Arresting environmental degradation through accelerated on-site soil sedimentation and revegetation using microcatchments and reseeding
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Permanent link to cite or share this item: https://hdl.handle.net/10568/50193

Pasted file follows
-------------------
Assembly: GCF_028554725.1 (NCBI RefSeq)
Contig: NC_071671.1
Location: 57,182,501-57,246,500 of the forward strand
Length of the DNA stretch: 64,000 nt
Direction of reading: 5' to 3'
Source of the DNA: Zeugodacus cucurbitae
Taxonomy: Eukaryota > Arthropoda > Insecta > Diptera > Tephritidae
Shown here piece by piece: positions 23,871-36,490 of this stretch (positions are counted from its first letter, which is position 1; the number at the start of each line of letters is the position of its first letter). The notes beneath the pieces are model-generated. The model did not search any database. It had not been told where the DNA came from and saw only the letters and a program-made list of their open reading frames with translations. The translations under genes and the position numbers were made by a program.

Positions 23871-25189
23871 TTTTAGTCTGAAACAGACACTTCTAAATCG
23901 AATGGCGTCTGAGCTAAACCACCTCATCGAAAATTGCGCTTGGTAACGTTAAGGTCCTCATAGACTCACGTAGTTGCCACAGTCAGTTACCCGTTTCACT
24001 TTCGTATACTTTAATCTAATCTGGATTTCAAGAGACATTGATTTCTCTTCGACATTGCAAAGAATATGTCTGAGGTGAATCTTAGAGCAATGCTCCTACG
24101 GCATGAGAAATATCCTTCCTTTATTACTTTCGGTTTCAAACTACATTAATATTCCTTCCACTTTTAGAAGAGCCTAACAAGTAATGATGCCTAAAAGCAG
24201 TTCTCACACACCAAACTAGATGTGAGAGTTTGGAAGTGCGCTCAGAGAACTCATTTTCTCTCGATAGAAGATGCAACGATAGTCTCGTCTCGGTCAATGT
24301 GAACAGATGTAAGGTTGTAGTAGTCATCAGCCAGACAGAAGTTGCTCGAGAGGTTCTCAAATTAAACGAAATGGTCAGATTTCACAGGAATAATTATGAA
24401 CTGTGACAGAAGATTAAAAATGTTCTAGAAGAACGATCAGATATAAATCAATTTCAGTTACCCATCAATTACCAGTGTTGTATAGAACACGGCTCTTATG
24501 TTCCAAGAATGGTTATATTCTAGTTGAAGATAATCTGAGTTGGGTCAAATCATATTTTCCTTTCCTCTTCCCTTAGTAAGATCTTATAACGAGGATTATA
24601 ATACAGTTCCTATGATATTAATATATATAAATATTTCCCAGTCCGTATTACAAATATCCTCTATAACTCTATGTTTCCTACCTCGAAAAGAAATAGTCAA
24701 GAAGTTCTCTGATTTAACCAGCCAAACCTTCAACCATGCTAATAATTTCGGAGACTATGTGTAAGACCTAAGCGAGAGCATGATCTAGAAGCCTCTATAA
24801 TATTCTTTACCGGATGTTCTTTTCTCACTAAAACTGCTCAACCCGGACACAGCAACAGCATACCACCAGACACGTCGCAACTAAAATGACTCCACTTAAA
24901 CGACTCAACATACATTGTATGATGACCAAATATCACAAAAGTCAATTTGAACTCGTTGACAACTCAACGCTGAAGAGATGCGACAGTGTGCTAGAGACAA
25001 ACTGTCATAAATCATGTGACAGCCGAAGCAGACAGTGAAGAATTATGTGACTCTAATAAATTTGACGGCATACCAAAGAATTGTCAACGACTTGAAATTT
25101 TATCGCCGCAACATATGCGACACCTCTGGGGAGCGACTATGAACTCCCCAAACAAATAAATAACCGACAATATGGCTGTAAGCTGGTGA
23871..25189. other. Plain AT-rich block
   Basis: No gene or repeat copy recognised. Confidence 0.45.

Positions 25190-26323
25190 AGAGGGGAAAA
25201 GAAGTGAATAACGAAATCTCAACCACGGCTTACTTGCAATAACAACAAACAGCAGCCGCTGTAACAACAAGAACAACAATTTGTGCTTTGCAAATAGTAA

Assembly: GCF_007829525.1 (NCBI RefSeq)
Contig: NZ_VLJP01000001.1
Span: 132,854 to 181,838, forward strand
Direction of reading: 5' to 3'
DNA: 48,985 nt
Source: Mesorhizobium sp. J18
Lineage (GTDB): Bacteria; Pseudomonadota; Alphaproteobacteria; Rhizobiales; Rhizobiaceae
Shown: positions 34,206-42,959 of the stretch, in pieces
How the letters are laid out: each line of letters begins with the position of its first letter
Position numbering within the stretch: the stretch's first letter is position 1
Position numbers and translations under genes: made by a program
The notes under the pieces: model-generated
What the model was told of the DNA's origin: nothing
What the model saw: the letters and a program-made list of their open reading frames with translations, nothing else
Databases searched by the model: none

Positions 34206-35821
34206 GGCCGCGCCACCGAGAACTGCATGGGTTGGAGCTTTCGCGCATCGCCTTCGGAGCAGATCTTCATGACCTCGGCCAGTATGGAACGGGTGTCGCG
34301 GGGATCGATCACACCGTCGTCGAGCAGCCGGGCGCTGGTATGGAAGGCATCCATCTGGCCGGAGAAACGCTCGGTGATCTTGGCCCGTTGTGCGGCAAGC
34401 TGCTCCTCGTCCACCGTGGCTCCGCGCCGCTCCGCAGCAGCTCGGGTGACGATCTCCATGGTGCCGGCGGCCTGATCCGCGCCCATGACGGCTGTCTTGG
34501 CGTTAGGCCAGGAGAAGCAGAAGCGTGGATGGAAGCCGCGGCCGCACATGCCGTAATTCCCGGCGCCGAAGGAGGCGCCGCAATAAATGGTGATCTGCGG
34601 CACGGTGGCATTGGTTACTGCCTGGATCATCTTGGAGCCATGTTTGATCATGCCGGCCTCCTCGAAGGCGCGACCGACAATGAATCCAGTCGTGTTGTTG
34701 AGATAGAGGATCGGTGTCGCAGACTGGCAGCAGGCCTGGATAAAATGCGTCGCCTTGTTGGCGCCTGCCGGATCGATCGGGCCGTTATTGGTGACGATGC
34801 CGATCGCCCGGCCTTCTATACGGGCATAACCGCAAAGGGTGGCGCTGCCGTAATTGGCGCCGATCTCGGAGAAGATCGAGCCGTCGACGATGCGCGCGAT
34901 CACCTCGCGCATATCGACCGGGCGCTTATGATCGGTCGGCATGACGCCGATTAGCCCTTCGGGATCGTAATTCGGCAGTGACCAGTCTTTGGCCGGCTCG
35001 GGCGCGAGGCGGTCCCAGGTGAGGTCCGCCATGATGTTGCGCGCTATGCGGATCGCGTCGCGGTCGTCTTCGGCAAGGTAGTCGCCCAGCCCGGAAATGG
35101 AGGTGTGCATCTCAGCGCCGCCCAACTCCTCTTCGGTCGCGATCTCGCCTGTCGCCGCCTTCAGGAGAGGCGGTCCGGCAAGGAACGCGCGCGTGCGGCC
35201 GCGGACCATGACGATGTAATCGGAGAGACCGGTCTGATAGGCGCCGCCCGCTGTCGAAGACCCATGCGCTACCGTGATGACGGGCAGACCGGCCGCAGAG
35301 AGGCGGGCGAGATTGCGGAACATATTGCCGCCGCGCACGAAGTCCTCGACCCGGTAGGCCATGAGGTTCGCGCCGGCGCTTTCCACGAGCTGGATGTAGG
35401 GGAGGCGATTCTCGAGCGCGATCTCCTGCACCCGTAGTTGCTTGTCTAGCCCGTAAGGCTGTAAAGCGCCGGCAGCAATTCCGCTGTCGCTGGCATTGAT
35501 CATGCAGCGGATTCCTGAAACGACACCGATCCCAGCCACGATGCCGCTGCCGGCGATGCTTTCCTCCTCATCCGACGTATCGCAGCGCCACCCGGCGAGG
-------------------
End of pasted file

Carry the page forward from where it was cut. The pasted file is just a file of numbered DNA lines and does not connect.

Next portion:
Degradation of arid and semi-arid lands (ASALs) through denudation has been found to result in lowered capacity to support livestock, particularly under extensive production systems. After a participatory rural appraisal (PRA) in Kajiado district, an opportunity was identified in the pastoral reserve grazing areas involving the combined use of microcatchments (specifically pitting) and reseeding with adapted forage species. Treatments were imposed before the 1996 short rainy season. Data were collected on soil sedimentation as well as herbaceous cover and standing crop. Much of the soil deposit comprised of fine silt/clay in the pits and sand on the up-slope. No soil deposit was observed on the down-slope of the pits. This increased in subsequent rainfall seasons. Although seeding was done by broadcasting to cover whole plots, establishment was only evident where it was pitted. Volunteer herbaceous vegetation expressed themselves and plant cover tended to also increase in freshly deposited soil form one wet season to another. Herbage was particularly dense on the crescents of the pits.
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